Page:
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Modi tags about 100 people in marathon Twitter mention spree to drum up voter participation

Modi tags about 100 people in marathon Twitter mention spree to drum up voter participation
Prime Minister Narendra Modi discovered the Twitter tag button and went all out on Tuesday, tagging a wide range of cultural and political figures in order to encourage voter turnout in upcoming elections.

The 29-tweet spree, sent out to Modi's 46mn followers, called upon Bollywood stars, politicians, religious leaders, and athletes to use their fame to encourage voting. Each tweet included a personalized message relevant to the line of work of those mentioned.

The prime minister didn’t ask for support for his own party, keeping his comments aimed at bringing out voters in general. His first tweet was a sportsman-like message for members of the opposition parties he will be competing against come April.

While his cause of rallying support for democracy is certainly admirable, his efforts to appeal to certain cultural segments came across as a little out of touch.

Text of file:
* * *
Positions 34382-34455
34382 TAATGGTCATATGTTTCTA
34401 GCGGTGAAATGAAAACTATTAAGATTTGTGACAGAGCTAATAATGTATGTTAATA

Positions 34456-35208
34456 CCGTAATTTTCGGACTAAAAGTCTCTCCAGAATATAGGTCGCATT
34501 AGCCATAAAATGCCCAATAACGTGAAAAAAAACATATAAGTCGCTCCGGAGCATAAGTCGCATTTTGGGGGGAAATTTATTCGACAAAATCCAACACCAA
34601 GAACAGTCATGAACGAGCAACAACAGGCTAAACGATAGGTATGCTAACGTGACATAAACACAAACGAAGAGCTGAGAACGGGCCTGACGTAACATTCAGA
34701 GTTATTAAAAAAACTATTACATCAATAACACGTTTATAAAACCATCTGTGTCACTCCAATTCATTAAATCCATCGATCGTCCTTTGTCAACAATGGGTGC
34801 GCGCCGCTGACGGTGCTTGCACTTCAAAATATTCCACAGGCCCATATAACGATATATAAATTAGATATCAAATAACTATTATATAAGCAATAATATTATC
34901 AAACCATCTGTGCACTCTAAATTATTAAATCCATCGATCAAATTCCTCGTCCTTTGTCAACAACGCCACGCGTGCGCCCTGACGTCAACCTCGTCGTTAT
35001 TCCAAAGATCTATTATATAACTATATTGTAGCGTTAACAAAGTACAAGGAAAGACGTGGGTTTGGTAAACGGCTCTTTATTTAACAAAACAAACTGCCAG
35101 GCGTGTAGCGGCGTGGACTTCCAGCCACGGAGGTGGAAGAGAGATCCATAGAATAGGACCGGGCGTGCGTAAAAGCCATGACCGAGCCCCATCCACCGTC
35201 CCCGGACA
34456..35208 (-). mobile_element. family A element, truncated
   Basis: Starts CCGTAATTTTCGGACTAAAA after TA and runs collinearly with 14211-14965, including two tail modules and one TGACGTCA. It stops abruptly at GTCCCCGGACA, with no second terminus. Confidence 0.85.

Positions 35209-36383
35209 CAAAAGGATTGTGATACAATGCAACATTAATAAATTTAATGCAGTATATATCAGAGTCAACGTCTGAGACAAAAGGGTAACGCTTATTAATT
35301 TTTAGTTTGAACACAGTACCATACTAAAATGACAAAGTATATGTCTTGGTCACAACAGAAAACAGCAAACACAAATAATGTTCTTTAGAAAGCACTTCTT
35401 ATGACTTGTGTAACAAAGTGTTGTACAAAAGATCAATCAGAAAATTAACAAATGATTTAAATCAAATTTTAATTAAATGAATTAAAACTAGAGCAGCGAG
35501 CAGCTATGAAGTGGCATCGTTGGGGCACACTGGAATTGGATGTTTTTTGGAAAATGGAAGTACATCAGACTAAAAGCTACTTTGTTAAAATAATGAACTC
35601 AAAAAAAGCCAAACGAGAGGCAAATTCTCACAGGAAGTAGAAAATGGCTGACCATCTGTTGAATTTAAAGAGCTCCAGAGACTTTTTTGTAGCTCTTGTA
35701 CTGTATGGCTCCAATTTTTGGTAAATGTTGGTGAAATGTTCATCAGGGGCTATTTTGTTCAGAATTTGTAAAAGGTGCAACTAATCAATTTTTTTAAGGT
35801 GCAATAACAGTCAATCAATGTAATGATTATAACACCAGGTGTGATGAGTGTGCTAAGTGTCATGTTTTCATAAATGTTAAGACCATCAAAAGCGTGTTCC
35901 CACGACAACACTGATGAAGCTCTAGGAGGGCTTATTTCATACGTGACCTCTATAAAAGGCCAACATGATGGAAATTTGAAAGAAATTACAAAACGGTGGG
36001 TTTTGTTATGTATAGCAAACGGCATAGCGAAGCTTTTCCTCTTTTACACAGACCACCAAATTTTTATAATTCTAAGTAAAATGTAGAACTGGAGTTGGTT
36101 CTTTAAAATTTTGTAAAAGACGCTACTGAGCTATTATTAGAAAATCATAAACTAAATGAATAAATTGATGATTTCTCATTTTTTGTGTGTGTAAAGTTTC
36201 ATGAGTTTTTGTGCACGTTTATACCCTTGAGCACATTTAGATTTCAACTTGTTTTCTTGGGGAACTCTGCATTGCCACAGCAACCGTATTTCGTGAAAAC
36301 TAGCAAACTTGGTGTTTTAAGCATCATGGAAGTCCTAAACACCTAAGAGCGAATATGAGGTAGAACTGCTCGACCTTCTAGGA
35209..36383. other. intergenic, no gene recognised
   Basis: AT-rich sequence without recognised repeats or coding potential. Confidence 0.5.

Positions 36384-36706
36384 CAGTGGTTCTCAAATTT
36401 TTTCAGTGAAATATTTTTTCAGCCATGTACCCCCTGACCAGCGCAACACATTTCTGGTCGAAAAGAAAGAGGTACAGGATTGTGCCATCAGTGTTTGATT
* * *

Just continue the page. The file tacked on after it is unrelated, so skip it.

In a tweet directed at popular actors Ranveer Singh, Varun Dhawan, and Vicky Kaushal, Modi stressed the pull the stars have with “youngsters,” employing variations of slang used by India’s youth. Specific political positions aside, imagine an analog where Joe Biden tags Jason Momoa asking, “what’s the tea?

Kaushal popularized the phrase “how’s the josh?” in a film called Surgical Strike from 2016, and it has since gone viral and become something of a cultural phenomenon.

With around 100 million young people eligible to vote for the first time this year, securing their participation is an understandable priority.

Also on rt.com Bollywood legend Rishi Kapoor calls for Indian & Pakistani ARMIES to ‘join hands’ against terrorism

Modi described voting as one of Indian citizens’ “prime duties” in a press release Wednesday, tasking the country with mobilizing as many people as possible to register with only about a month remaining until election day. He went as far as suggesting that those who do not vote are subjected to “great anguish.

This year’s elections come against a background of rising tension between India and Pakistan, two nuclear-armed neighbors on the brink of war since the beginning of the year.

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